6. Get a good night's sleep. It's important that you get at least 7-8 hours of sleep a night with absolutely NO DISTRACTIONS! A national conference on sleep, stress, and depression at the University of Michigan found that sleep deprivation could hurt a student's academic performance and raise stress levels. Really try to achieve a positive sleeping environment within your dorm room. If you have a roommate who makes it impossible for you to create such a positive atmosphere, try talking with him/her to sort things out. "Any problem you are having, including an issue with your roommate, should be faced head on," says Pablo Malavenda, the Associate Dean at Purdue University. "Don't be afraid to call home to ask for advice. However, you should really try to not always resort to people who solve problems for you. Try solving the problem yourself, first!"
7. Allow an extra 15 minutes to get to class. Rushing to class just leads to more stress! It also can cause you to forget important things like a textbook, an assignment, or even the keys to your dorm room. Give yourself some time to get there because if you do happen to forget an item, you will have extra minutes to spare to go back and retrieve it.
8. Eat breakfast. For the college student on the go, breakfast is the most likely meal to be skipped. But rolling out of bed and heading right to class isn't the most efficient way to start the day. A healthy breakfast gives your body the energy it needs to get through the day. Low amounts of energy may lead to high amounts of stress. The National Association of College & University Food Services says that eating breakfast will help students perform better in school. Even if you're pressed for time, have a low fat breakfast bar or a piece of fruit on the go.
9. Manage your time. It is important to become active within your campus community through your own personal involvement in extracurricular activities. Students may feel that they have to join as many clubs as possible to try and fit in with other students and that may lead to a great amount of stress. Associate Dean Pablo Malavenda, says, "You don't want to juggle too many balls but you don't want to juggle just one either." It is important to challenge yourself. He also suggests getting involved right away. "It may take quite a few tries before finding the club that feels right for you." Purdue University suggests picking three extracurricular activities that have to do with three different aspects of college life. Get involved where you reside, where you study, and in what you are passionate about. "Be a part of your residence hall's council, join your school's honor society and engage yourself in something you enjoyed doing in high school." Malavenda advises. Some students can handle joining three organizations, while others can't. "It is a very individual thing. Try seeing what your own limits are."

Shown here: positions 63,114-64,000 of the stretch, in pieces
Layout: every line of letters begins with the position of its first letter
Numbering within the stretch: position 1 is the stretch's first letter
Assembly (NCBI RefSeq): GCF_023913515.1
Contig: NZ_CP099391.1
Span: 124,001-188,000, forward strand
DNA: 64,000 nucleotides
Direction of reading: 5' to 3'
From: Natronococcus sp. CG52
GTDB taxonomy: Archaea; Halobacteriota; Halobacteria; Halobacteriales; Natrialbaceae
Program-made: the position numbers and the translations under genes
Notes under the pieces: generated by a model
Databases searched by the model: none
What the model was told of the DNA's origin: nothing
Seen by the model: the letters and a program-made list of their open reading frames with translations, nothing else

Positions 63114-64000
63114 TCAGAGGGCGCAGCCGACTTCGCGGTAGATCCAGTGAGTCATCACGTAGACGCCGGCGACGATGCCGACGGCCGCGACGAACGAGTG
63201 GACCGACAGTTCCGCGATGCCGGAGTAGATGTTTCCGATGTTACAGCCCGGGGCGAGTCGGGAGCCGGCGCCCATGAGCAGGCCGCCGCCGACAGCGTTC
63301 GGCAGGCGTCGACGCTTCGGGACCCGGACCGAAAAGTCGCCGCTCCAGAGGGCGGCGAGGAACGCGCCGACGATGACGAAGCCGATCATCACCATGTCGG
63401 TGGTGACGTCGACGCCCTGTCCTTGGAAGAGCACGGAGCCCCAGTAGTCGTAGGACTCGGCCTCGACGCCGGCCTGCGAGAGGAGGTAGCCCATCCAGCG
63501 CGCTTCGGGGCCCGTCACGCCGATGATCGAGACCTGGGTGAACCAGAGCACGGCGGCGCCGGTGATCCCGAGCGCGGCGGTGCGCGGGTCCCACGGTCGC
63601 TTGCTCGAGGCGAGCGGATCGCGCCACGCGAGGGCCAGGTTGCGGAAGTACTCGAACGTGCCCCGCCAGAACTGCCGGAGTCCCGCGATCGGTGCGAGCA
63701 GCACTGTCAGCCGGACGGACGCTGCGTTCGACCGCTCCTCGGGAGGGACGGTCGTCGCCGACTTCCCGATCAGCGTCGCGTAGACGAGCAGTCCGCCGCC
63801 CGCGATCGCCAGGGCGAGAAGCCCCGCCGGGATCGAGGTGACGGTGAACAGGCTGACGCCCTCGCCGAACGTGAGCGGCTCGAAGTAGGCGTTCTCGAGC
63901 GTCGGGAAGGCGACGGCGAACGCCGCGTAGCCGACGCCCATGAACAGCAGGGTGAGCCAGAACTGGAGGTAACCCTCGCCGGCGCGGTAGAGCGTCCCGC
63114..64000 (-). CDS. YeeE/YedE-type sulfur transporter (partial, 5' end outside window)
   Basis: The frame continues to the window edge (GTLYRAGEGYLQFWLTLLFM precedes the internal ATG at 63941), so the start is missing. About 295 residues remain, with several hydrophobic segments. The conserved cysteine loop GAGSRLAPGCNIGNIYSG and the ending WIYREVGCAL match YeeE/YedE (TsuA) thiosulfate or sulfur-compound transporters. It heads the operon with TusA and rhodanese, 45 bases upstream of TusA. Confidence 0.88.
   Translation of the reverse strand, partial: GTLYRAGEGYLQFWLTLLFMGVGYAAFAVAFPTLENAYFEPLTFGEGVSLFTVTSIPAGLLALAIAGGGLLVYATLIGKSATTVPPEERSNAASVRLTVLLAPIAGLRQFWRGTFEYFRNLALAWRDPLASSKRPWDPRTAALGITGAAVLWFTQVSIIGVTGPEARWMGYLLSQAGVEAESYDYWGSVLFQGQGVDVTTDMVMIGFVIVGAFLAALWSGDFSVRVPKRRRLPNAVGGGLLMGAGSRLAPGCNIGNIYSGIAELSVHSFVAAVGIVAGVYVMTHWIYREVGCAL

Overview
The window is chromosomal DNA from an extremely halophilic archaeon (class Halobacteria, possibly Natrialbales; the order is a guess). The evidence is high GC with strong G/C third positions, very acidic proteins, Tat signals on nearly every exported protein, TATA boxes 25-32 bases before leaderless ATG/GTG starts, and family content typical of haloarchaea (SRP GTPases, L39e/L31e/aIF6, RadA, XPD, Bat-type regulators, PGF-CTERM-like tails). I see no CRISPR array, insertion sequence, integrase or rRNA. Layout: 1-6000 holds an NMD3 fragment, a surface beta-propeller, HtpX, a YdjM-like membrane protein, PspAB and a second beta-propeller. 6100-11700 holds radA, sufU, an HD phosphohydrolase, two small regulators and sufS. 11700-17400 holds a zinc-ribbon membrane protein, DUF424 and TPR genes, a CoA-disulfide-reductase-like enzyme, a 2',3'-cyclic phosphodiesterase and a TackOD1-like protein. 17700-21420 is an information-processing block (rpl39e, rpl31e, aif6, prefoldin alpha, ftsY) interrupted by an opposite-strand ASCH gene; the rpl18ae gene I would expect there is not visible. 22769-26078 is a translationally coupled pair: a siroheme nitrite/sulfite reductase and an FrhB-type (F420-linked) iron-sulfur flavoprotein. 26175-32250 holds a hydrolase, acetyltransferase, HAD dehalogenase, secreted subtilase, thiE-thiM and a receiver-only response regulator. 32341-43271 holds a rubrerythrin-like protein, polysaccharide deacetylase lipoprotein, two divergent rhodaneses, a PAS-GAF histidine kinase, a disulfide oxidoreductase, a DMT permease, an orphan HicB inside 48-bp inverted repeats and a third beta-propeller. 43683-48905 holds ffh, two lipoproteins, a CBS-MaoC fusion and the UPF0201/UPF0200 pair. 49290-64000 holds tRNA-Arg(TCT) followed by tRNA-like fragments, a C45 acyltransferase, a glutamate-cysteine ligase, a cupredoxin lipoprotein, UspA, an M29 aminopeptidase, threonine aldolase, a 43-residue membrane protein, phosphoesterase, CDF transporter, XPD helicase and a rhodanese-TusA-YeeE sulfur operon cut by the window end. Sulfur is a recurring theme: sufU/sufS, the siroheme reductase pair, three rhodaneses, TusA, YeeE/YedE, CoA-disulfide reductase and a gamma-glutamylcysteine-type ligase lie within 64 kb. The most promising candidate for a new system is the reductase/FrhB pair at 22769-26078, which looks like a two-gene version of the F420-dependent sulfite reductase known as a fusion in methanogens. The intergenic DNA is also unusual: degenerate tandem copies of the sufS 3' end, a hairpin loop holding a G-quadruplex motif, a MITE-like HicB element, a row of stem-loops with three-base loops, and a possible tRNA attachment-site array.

10. Blow off some steam. Have stress that just doesn't go away? A hot shower or a trip to the gym might do the trick. Dr. Gregory Hall, of Bentley College in Massachusetts, suggests adding a physical workout to your daily routine every other day. Try engaging yourself in some activity that you enjoy doing. Power walking, jogging, bike riding, and swimming are four excellent activities to consider. You can even dance away your stress and join a hip-hop class.
11. Join a study group. Studying with a group of people consisting of about 6-8 people rather than studying by yourself can release a great deal of stress and can prove to be very beneficial. In a study group, everyone contributes their ideas and insight to the assignments, therefore everyone benefits. If you do consider yourself a procrastinator, Dr. Eric Rosenthal, the Director of Academic Advising and Counseling at Harper College in Illinois, suggests entering into a study group. It will help keep you on top of your assignments because the other members will be depending on you for your input.
12. Get help. Balancing demanding class schedules, study groups, exams, and a social life can be tough. If you find that school stress is getting too hard to manage on your own, talk to a professional. Colleges offer free counseling services and workshops for students. So, don't be afraid to use your school's resources to help you get things in perspective.
• Various college Web sites